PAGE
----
ServiceNow is the latest vendor to join the growing list of cloud services providers to be certified for inclusion on the Federal Government’s secure cloud list.
The Australian Signals Directorate (ASD), an intelligence agency that sits within the Department of Defence, revealed on 8 September via its Certified Cloud Services List (CCSL) that the enterprise service management provider had been granted certification for cloud services to hold Australian Government ‘Unclassified DLM’ information.
ServiceNow joins the likes of Amazon Web Services (AWS), IBM, Microsoft, Macquarie Telecom, Salesforce, Sliced Tech and Vault Systems on the somewhat selective tally of providers to be granted a place on the list.
Inclusion on the ASD’s CCSL gives providers – along with certain resellers partnering with the selected vendors – the ability to vie for public sector work that requires an InfoSec Registered Assessors Program (IRAP) security assessment, along with othe security checks and balances.
To date, Sliced Tech and Vault Systems are the only cloud services providers to be granted the ‘Protected’ status on the ASD’s CCSL.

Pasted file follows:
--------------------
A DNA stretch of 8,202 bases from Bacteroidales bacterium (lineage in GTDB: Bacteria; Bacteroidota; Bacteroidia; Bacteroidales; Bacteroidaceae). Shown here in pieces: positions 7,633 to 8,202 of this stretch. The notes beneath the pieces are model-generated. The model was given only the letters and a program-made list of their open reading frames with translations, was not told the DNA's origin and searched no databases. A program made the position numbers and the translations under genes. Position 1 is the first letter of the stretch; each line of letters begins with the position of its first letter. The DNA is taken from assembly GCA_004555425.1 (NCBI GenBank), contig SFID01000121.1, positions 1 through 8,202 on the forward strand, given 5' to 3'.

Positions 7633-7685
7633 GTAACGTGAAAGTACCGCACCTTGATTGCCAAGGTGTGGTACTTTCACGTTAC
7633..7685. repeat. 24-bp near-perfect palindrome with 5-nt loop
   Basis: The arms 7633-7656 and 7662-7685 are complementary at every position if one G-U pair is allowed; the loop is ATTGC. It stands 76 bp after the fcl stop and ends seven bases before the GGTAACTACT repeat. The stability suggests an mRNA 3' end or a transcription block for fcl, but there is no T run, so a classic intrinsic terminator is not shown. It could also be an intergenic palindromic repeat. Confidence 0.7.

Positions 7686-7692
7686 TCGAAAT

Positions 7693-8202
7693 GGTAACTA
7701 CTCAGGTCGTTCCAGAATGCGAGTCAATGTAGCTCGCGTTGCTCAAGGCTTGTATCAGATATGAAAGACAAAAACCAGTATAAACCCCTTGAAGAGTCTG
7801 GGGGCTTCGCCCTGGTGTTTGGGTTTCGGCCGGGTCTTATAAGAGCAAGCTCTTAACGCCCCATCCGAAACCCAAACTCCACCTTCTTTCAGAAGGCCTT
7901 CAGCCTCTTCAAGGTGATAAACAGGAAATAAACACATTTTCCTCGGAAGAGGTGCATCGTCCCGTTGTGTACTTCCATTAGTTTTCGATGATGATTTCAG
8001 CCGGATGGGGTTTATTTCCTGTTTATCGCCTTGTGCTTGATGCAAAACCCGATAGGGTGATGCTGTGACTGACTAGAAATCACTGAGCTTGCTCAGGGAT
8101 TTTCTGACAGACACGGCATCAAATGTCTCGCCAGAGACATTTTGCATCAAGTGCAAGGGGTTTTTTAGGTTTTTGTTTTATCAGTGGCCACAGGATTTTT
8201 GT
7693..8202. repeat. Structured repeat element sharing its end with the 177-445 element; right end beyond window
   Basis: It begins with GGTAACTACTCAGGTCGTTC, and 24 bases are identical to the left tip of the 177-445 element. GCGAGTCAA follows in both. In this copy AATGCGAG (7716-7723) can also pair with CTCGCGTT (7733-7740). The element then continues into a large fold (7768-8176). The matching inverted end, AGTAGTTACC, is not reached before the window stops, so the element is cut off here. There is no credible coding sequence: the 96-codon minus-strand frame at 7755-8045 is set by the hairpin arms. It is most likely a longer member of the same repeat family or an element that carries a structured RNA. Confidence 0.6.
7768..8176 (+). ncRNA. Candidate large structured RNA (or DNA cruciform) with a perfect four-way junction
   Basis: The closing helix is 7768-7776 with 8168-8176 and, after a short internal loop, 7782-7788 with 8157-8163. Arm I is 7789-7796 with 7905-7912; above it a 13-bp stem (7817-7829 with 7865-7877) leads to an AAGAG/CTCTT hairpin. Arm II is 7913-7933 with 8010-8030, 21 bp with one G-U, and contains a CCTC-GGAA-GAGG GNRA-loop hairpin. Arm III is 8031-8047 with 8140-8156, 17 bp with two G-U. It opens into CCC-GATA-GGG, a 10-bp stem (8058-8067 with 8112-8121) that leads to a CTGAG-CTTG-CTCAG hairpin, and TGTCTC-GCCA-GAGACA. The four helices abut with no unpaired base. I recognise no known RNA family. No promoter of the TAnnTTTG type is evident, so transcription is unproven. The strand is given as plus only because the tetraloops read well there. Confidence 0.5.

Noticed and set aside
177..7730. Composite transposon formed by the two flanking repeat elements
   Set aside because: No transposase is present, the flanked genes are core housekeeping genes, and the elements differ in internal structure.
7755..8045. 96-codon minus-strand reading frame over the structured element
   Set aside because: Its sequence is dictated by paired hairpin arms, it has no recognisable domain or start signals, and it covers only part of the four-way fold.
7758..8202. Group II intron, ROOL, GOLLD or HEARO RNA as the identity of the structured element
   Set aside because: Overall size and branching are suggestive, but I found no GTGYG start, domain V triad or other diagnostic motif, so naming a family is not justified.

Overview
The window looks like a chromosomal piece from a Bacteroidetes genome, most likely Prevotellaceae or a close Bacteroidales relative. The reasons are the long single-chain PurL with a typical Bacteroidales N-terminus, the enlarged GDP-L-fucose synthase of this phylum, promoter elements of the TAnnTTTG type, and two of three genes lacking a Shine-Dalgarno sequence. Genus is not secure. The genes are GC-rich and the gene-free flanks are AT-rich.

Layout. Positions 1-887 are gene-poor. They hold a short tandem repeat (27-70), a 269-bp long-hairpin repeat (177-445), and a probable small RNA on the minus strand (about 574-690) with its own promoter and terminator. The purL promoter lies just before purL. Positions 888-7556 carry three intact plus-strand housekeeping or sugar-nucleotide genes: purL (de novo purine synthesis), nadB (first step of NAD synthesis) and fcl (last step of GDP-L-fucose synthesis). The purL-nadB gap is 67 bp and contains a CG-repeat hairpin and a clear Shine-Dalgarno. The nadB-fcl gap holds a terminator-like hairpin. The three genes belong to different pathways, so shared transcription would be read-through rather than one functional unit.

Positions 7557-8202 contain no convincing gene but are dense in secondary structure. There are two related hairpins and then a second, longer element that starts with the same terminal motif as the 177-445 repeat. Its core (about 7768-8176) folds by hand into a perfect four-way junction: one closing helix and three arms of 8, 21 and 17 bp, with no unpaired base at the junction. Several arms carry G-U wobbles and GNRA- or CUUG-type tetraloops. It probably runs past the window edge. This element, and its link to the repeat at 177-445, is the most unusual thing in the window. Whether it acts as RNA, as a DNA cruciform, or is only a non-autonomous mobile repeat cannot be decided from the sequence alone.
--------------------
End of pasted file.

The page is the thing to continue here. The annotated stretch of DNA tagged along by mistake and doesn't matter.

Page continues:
To win its own spot on the list, ServiceNow was audited by an independent assessor endorsed under the IRAP initiative, which is governed and administered by ASD.
The security assessment examined the security controls of ServiceNow’s people, processes and technology to meet the Australian Government stringent standards, including a review of ServiceNow’s Australian data centres based in Sydney and Brisbane.
“We are very pleased to receive this recognition by the Australian Government, which will help provide local, State and Federal Government agencies the reassurance to accelerate their move to the cloud,” ServiceNow Australia and New Zealand managing, David Oakley, said.
Inclusion on the list seems like a logical progression for the company, given that it already claims many local public sector customers, such as NSW GovDC, Transport for NSW, Service NSW and Parks Victoria, among others.
In June, Microsoft revealed that its local partners were set to get greater traction among government clients after the ASD expanded the range of Microsoft Azure and Office 365 services for inclusion on the CCSL.
In April 2015, the ASD announced CCSL certification of both Azure and Office 365 and, in November 2015, of Dynamics 365.
With the ASD formally certifying dozens of additional Microsoft cloud services across Azure and Office 365 as “unclassified DLM”, the company now has around 50 cloud services included approved by the certification scheme.
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